MessageToEagle.com - Neutrinos are very elusive. They are impossible to see and difficult to detect.
Neutrinos, which have unusual properties, have extremely weak interactions with all other particles.
To capture these elusive neutrinos with unusual properties, physicists conduct many experiments.
They also want to determine their mass.
Now scientists of the GERDA collaboration obtained new strong limits for the so-called neutrino-less double beta decay,
which tests if neutrinos are their own antiparticles.
Click on image to enlarge
Shining example. The GERDA experiment at the Gran Sasso lab in Italy has all but ruled out earlier claims for neutrinoless double-beta decay.
Besides photons, neutrinos are the most abundant particles in the Universe. They are often called `ghost
particles’, because they interact extremely weakly with matter.
They are therefore an invisible, but very important
component of the Universe, which could carry altogether as much mass as all other known forms of matter, albeit
traveling almost at the speed of light over fantastic distances.
Their tiny masses have also important consequences for the structures in the Universe and they are the driving
element in the explosion of Supernovae. But their most remarkable and important property has been proposed by
Ettore Majorana in the 1930ies:
Unlike all other particles that form the known matter around us, neutrinos may be their own antiparticles.
Particle and antiparticle are distinguished by their charges. The positron, for example, the antiparticle of
the negatively charged electron, is positively charged. The neutrino, on the other hand, is electrically neutral –
the prerequisite for the ability of being its own antiparticle.
If this is really the case is being investigated by the GERmanium Detector Array (GERDA) 1400 meters down
in Italy's Gran Sasso National Laboratory.
To this end, GERDA examines so-called double beta decay processes in the germanium isotope Ge-76 with and without
emissions of neutrinos – the latter being a consequence of the Majorana properties.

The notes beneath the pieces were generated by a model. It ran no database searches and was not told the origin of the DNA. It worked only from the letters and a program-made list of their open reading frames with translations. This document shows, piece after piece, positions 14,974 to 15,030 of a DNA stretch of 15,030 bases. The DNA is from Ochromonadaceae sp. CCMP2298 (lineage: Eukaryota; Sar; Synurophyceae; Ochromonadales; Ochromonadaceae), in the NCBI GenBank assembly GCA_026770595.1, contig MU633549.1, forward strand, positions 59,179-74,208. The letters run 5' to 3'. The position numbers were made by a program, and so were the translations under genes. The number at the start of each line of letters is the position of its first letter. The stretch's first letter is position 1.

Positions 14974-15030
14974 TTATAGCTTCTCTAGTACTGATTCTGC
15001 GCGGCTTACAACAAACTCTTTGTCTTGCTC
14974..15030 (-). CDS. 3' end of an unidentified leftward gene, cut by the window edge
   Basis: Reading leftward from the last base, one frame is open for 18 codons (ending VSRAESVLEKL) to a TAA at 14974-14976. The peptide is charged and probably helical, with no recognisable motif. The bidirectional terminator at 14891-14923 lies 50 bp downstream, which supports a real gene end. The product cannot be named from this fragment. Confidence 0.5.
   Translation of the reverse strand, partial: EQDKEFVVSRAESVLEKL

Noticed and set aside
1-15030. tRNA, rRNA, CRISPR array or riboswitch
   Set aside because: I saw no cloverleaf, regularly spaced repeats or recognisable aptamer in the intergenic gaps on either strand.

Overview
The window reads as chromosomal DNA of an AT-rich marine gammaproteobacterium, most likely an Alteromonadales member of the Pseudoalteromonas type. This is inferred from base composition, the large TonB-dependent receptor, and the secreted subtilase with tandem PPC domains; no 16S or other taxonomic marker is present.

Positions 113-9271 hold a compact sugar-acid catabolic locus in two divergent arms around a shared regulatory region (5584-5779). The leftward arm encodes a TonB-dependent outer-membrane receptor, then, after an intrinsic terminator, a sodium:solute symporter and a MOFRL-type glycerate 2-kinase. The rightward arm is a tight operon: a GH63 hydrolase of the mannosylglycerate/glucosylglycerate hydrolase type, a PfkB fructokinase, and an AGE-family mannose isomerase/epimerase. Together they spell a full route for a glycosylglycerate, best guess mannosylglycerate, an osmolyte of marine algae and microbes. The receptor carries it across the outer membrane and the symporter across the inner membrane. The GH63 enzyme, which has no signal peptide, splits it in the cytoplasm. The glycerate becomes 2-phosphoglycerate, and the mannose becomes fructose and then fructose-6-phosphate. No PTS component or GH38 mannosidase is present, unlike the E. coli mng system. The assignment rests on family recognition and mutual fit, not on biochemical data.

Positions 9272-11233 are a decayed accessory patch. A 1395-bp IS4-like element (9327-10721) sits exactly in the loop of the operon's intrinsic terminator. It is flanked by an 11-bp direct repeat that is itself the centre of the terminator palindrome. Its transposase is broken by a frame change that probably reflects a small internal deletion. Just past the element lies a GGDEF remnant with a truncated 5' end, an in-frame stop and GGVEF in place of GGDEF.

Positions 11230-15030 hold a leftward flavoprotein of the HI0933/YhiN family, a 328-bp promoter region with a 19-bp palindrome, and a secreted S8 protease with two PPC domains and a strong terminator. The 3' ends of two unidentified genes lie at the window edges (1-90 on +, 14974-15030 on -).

Gran Sasso National Laboratories - GERDA - Germanium Detector Array, Italy
In normal beta decay, a neutron inside a nucleus decays to a proton, an electron and an antineutrino. For nuclei
like Ge-76, normal beta decay is energetically forbidden, but the simultaneous conversion of two neutrons with the
emission of two antineutrinos is possible and has been measured by GERDA recently with unprecedented precision.
This is one of the rarest decays ever observed with a half-life of about 2*1021 years, which is about 100 billion
times longer than the age of the Universe.
If neutrinos are Majorana particles, neutrino-less double beta decay should also occur at an even lower rate. In
this case, the antineutrino from one beta decay is absorbed as neutrino by the second beta-decaying neutron, which
becomes possible if neutrinos are their own antiparticle.
In GERDA germanium crystals are both source and detector. Ge-76 has an abundance of about 8% in natural germanium and its fraction was
therefore enriched more than 10-fold before the special detector crystals were grown.
Searching for a needle in a haystack is trivial compared to the detection of double beta decay, since environmental
radioactivity is a background occurring at a rate at least a billion times higher than double beta decay.
The GERDA detector crystals and the surrounding detector parts were therefore very carefully chosen and processed.
Data taking started in fall 2011 using eight detectors the size of a tin can and weighing two kilograms each.
Subsequently, five additional newly designed detectors were commissioned. Until recently, the signal region was
blinded and the scientists focused on the optimization of the data analysis procedures. The experiment has now completed i
ts first phase.
The analysis in which all calibrations and cuts had been defined before the data in the signal region were processed,
revealed no signal of neutrino-less double beta decay in Ge-76 which leads to the world’s best lower limit for the
half-life of 2,1*1025 years. Combined with information from other experiments, this result rules out an earlier
claim for a signal by others.
The new results from GERDA have interesting consequences for the knowledge on
neutrino masses, extensions of the standard model of elementary particle physics, astrophysical processes and cosmology.
The next steps for GERDA will be to add additional newly produced detectors effectively doubling the amount of Ge-76.
Data taking will then continue in a second phase after some further improvements are implemented to achieve even
stronger background suppression.
Space-Time Crystal Computer That Can Outlive Even The Universe Itself!
It may seem strange to think something can survive even the death of the Universe,
but that could actually be possible as a result of the laws of quantum physics.
Scientists are now suggesting a new blueprint for a device,
known as a time crystal, that can theoretically continue to function as a
computer even after the universe cools to absolute zero.
Biometrics: Eye-Scanners Can Be Fooled
Iris scanning technologies allow people to use their eyes to prove their identify. S
canning your iris has been considered a very good security tool, but now it turns out it is actually possible to fool eye-scanners!